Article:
Location Of Theft in AQUA BLUE
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Theft Description In Body Of Article in RED

Friday, March 11, 2011


Burglar, 17, targeted schools for computers

A 17-YEAR-old burglar stole thousands of pounds' worth of computer equipment from schools across Bristol in a series of night-time raids.
The teenager from Knowle West, who cannot be named for legal reasons, broke into Cotham School twice, Oasis Academy, St Brendan's and Brislington Enterprise College in just over a month.
Bristol Youth Court heard that with accomplices, he targeted PCs and computer monitors to make quick cash.
Prosecuting, Gareth Giddings said the defendant was involved in a burglary at the Co-operative store on Wyatts View, St Anne's, with adults Ryan Gibbs and Sonny Westcott on February 15.
But as he prepared to admit that charge, the youth asked for eight other offences to be taken into consideration by magistrates.
Mr Giddings said the burglar was caught on the roof of Co-op by police responding to the store alarm going off. Inside, boxes of cigarettes had been bagged up ready to be stolen.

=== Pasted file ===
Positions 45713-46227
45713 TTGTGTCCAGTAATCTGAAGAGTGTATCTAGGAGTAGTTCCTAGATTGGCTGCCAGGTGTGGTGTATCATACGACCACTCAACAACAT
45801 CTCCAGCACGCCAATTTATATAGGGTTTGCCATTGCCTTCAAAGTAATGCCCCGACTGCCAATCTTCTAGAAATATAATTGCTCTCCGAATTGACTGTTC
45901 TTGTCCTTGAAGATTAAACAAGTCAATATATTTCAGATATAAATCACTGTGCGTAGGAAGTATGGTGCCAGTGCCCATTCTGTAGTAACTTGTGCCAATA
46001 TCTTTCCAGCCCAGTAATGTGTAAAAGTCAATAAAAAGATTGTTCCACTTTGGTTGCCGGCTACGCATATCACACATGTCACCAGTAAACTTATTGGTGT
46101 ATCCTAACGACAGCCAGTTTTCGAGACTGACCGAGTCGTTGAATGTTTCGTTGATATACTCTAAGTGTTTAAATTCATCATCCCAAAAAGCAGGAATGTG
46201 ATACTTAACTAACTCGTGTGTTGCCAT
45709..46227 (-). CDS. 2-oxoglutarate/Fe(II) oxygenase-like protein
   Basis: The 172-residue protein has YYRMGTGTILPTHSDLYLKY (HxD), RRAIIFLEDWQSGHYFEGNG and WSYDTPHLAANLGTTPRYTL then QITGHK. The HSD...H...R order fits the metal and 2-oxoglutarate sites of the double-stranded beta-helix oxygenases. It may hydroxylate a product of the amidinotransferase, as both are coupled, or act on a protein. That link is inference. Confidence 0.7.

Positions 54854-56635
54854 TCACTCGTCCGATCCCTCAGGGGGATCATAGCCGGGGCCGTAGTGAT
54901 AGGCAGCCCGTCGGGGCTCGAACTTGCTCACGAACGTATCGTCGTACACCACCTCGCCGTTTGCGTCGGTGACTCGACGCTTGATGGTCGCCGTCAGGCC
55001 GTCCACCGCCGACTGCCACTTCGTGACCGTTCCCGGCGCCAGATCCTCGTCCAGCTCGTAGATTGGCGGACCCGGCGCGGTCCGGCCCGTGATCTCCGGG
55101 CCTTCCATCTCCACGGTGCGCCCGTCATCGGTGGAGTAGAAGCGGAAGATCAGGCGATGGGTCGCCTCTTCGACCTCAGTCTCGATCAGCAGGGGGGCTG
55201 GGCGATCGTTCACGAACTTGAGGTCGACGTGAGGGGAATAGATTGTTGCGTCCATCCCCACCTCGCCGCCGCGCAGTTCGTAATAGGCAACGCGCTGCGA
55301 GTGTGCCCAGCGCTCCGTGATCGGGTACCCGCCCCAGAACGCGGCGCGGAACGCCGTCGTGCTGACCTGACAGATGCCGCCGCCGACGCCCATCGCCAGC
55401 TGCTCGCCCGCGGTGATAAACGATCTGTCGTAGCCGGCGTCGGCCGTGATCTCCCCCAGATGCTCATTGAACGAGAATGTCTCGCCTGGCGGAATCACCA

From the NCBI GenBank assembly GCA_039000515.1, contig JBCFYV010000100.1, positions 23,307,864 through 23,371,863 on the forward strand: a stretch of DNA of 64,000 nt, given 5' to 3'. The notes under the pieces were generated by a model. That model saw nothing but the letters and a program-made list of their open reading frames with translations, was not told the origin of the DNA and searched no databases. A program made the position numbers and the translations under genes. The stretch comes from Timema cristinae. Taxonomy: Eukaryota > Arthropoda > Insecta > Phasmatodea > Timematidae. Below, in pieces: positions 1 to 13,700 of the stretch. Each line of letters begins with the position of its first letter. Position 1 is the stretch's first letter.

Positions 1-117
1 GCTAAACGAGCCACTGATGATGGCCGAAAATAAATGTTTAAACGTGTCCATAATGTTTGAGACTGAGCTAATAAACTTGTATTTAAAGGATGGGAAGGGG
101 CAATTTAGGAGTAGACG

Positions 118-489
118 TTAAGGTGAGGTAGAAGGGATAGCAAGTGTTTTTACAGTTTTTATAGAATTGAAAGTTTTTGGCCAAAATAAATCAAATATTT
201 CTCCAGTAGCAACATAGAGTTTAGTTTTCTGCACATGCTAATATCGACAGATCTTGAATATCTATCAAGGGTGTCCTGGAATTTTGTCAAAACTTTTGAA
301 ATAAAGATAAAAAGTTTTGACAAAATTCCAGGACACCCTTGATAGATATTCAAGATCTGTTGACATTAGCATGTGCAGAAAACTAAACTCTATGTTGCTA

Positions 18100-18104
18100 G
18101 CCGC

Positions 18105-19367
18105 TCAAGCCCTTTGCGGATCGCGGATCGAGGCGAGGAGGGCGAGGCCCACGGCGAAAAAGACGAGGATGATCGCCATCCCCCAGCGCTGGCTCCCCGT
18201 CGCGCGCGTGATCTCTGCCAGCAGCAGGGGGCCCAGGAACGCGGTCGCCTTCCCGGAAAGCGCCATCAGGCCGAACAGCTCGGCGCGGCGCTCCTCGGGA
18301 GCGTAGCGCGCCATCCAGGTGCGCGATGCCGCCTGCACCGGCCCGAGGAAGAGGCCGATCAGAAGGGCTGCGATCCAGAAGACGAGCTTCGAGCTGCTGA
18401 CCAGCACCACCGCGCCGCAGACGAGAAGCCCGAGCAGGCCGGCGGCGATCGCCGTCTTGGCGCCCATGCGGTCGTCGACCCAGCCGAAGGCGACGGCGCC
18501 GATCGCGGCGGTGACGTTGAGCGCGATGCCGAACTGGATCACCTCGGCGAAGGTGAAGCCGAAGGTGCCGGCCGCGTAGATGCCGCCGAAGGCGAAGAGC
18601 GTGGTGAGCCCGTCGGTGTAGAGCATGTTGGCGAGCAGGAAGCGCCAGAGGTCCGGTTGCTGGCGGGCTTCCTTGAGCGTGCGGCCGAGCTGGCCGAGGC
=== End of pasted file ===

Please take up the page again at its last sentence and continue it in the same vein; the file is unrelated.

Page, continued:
About £8,500 worth of damage had been caused, including the internal CCTV cameras being smashed.
The court heard on January 18 the teenager broke into the Oasis Academy through a music room window and stole £2,000 worth of computer monitors.
On January 29, he broke into St Brendan's with others but didn't steal anything.
Less than a week later, Brislington Enterprise College had been targeted and ten Dell laptops had been stolen.
Cotham School was broken into on January 20 and 24, and on the second occasion £9,600 worth of computers were taken, in the form of six Apple Macs.
On February 8, the teenager tried but failed to steal three cars.
Mitigating, Billy Olaniyi said his client got involved with adults who were "out of his league" in terms of criminality in the Knowle area.
Mr Olaniyi said he was "naive" to think it was a legitimate way to make money when he had ambitions to get a job as a mechanic.
Chairman of the bench, Bryan Nutter, asked the defendant: "You're a young person – imagine how you would feel if you had a project on one of these computers and someone came along and stole it."
"Gutted," he replied.
The Evening Post applied to the magistrates to have the automatic reporting restrictions on the defendant's identity overturned.
But the application was rejected due to the "adverse impact" identification, as a youth, would have on him and his family.
The case was adjourned for a pre-sentence report.
Gibbs, 19, of St Whytes Road, and Westcott, 22, of Wexford Road, have both been convicted for their parts in the Co-op burglary. Gibbs was given a suspended sentence and Westcott a 15-month jail term.

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